Welcome to the The Röstigraben Letters, monthly letters between Kristin from Swiss Family Travel, and Laura from Let’s Explore. Married Swiss, Kristin, an Australian living in german-speaking Zug, and Laura a Dutch, living in french-speaking Geneva, unfold through their letters the cultural differences between both sides of the Röstigraben, learning more about Switzerland along the way. Read their letters (Kristin’s &  Laura’s) and replies, and share your thoughts in the comments. 

My letter is a reply to Kristin’s March letter from the other side of the Röstigraben. You can read her March letter here.

March 2021

Chère Kristin,

Yes, we were so close on exactly the same winter weekend! I thought of you when we saw the Matterhorn from afar! We say ‘bonjour’ as well to everyone while walking. In a forest, on a mountain hike, and in our village. The bonjours stop as soon as we get to Geneva of course, because in a city it would be too much and considered as ‘strange’ I guess. 

Zermatt is actually quite a trip for us as well. It can take 3 hours to get to Täsch, and then still park and hop on the train. How crazy is that train station at Täsch, as if you arrive at an airport right? We went to Zermatt once when we were skiing close by, and totally loved it! We would definitely want to go back in Summer to go on those beautiful hikes towards mountain lakes. 

Our Winter weekend was just great as well. We went to Blatten and the Belalp mountain. Blatten is a typical small village in Wallis, with the cute sun burnt mountain huts and stables. I loved walking around in the little center and take plenty of photos. It’s a place we had been to in Summer and since all trips are domestic lately, I love to go back to the same villages in a different season. From Blatten, you can take the cable car up to the Belalp mountain and I did a Winter hike there to the viewpoint of the Aletsch Glacier. Super beautiful, but better visible in Summer. What do you think?

We actually did 2 weekends away one right after the other. The first weekend away we went to Lucerne for my birthday weekend. Lucerne is so beautiful! I’m sure you have been on plenty of occasions, as it didn’t seem so far from Zug, but I really love that town. The lake, the surrounding mountains, the history and old bridges, and the frescoes. I’m just loving the frescoes on the buildings! So, because we were staying in a hotel, we had the luxury to be able to go to the restaurant. Felt completely weird, and so good, and we ordered all we wanted. ‘Mom, can I have a…?’ ‘Yes, yes, go ahead, whatever you like!’ It’s been so long since we had been in a restaurant, I miss that!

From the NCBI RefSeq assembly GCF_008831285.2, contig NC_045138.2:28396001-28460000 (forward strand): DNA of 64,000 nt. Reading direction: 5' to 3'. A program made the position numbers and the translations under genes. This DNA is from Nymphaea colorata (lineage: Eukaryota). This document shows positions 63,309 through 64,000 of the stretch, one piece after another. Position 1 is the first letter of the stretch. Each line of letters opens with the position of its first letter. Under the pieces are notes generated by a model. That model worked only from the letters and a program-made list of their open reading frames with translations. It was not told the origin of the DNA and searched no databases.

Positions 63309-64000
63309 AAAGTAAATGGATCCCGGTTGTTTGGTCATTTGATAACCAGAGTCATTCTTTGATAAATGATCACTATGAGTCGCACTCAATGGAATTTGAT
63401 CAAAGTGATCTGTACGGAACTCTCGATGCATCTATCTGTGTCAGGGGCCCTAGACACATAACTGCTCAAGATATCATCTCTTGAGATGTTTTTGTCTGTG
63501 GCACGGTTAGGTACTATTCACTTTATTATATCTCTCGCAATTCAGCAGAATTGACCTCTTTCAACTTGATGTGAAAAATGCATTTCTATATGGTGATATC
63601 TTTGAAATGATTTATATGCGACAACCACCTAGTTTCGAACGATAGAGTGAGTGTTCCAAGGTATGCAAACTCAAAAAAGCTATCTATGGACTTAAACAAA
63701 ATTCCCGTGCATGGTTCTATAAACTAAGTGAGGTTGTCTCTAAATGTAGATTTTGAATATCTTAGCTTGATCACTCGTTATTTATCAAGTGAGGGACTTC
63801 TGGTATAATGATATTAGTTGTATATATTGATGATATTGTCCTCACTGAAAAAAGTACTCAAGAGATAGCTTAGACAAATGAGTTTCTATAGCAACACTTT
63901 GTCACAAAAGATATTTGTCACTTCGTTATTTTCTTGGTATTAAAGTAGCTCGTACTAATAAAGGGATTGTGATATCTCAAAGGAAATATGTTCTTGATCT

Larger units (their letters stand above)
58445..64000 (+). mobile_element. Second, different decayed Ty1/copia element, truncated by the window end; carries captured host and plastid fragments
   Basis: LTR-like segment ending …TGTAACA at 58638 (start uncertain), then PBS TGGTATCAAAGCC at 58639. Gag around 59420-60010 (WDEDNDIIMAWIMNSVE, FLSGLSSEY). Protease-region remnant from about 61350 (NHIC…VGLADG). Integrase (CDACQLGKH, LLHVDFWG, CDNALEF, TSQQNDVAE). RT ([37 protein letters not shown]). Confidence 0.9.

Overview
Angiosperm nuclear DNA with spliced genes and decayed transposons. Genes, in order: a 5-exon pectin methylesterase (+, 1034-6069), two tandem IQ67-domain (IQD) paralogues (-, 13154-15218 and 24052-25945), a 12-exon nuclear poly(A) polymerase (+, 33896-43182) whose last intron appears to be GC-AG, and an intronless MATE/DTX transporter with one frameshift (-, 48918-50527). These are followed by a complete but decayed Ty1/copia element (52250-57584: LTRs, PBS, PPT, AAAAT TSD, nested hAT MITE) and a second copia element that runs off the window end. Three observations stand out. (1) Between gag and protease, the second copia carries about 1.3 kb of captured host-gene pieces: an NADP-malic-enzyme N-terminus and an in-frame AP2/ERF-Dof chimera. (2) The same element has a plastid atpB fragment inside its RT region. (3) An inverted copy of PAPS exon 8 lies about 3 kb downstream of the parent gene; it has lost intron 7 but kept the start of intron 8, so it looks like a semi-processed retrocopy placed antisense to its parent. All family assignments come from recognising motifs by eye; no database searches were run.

If you ever have to renew your Australian passport again, please do give me a call as in non- home office times, I literally work one block away from your consulate! 

I did not apply for Swiss citizenship. The law on ‘nationality’ seems to be the law which changes most often, and years ago, the rule for the Netherlands was that my children would only be Dutch if one of their parents was only Dutch. I’m sure I could apply now, since my children have both their passports (or 2 out of 3 of their countries actually) and they would not be taken away from them, but I still don’t feel the necessity to do so. Of course, it is a pity I cannot vote. I can only vote in my own commune for their things, but nothing national. 

Oh, I find it so interesting to learn about this Canton of Origin, or Heimatort as you say! In our case, both my husband’s mom and dad have their Heimatort in the Canton Bern, so his passport, and that of our children say they are Bernese, I never knew it depended on the paternal side of the family. It really is just a coincidence that they were from the same Canton. The paternal side of my husband’s family, for generations, actually all grew up in Morocco. They left St. Imier in a period of time where there was less work there. We really have to go to St. Imier once, and what is funny, is that I have written to the Museum in St. Imier and they do have something which was donated by my husband’s family. His family was scattered all over after their years in Morocco, and it’s a family member from Madagascar who apparently donated something to the local museum. As I am curious and want to know everything, I of course cannot wait to go check it out. 

Yum, bread, and fish. I love discovering all these regional foods too! I will look up the Vulleykuchen and may give that a try! Apero season has started with the good weather being back, so if you say it’s good with an Apero platter, you convinced me!